Respondent answered and denied all allegations except that it convened the CSE on November 10, 2006 for the student (Dist. Ex. 2 at p. 1).  Respondent asserted that a transition plan was created as part of the November 2006 IEP, and that the mandated members of the IEP team considered all available evaluations and reports in considering and rejecting regular education, and recommending placement in a 12:1:1 program (id. at pp. 2-3).

            The impartial hearing began on August 6, 2007 and concluded on August 27, 2007, after two days of testimony (Tr. pp. 1, 154).  By decision dated September 24, 2007, the impartial hearing officer found that although respondent's delay in contacting OMRDD was detrimental and reduced the student's chances of having a program in place for June 2007, this delay did not rise to the level of awarding compensatory education as an equitable remedy (IHO Decision at pp. 6-7).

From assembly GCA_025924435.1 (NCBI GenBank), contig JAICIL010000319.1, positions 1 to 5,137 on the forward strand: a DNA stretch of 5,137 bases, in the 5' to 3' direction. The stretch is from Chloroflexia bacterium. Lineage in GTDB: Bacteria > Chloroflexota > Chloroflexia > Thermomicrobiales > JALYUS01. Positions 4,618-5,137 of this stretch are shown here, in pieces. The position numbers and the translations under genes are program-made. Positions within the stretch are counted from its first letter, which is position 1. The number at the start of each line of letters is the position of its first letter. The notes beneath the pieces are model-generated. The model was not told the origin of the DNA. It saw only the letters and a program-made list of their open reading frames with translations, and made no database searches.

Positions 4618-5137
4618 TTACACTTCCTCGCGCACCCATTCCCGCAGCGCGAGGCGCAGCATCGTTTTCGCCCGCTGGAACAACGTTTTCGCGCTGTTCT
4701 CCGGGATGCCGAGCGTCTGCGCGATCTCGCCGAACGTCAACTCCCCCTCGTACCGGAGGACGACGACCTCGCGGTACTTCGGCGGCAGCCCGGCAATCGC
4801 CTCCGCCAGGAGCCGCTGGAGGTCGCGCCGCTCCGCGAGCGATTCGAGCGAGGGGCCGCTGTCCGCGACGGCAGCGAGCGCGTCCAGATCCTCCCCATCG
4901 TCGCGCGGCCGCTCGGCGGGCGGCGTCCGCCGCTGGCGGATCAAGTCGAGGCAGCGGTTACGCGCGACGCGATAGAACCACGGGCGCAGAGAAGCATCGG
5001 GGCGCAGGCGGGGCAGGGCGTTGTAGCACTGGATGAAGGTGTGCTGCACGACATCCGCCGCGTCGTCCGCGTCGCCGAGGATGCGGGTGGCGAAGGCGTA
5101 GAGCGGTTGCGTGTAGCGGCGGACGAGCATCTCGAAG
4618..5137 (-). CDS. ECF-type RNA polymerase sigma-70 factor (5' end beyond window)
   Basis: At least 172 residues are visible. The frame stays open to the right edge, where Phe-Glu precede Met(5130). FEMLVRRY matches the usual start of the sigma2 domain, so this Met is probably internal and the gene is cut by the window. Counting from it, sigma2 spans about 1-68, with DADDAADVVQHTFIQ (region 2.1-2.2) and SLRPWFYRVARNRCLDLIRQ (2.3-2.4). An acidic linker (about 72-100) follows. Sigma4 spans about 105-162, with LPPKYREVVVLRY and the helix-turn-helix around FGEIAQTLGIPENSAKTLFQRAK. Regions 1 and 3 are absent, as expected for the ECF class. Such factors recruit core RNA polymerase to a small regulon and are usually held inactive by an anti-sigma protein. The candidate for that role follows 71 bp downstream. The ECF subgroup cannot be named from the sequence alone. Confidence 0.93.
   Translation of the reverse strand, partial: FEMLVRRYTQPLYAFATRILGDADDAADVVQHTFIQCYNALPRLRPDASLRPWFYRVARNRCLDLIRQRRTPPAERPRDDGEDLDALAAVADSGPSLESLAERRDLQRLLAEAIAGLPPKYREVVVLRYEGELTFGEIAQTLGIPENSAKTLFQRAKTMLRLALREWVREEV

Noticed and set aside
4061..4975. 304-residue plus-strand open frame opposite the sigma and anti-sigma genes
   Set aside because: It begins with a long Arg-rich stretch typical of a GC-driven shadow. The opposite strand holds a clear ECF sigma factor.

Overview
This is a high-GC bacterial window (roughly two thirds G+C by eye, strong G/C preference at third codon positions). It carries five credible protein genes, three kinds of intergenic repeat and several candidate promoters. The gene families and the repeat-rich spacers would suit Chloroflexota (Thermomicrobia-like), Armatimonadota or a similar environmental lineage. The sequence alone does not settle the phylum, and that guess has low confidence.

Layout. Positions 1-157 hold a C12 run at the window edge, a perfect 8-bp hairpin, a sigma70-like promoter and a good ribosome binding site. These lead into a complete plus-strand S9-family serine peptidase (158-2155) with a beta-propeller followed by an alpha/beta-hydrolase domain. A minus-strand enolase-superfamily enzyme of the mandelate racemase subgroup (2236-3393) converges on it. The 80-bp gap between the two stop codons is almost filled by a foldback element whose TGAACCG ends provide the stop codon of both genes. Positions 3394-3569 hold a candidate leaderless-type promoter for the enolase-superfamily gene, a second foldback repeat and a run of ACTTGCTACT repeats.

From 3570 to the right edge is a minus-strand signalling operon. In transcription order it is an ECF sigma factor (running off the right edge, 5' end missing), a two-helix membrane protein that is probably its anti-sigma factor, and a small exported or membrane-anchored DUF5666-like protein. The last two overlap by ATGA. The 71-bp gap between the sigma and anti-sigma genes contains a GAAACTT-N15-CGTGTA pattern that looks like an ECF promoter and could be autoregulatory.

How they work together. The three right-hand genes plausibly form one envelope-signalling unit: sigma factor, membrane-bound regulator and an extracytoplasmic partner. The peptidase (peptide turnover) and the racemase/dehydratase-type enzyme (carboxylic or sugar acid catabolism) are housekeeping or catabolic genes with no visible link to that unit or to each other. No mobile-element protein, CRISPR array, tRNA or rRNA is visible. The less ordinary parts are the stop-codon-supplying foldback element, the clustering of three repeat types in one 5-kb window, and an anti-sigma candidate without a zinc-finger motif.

Petitioner appeals, alleging that the impartial hearing officer incorrectly denied her request for compensatory education and that the transition services provided by respondent were inadequate and did not prepare the student for transition to adult services.  As a remedy, petitioner seeks a full year of compensatory education for her daughter.

            In its answer, respondent alleges that petitioner failed to serve the petition in a timely fashion.  Respondent further alleges that petitioner failed to prove that the student has not been placed in an adult services program due to respondent not providing adequate transition services.  Respondent also alleges that petitioner has not met her burden of proving that petitioner's claims against respondent rise to the level required to award compensatory education.  Respondent requests that petitioner's appeal be dismissed in its entirety.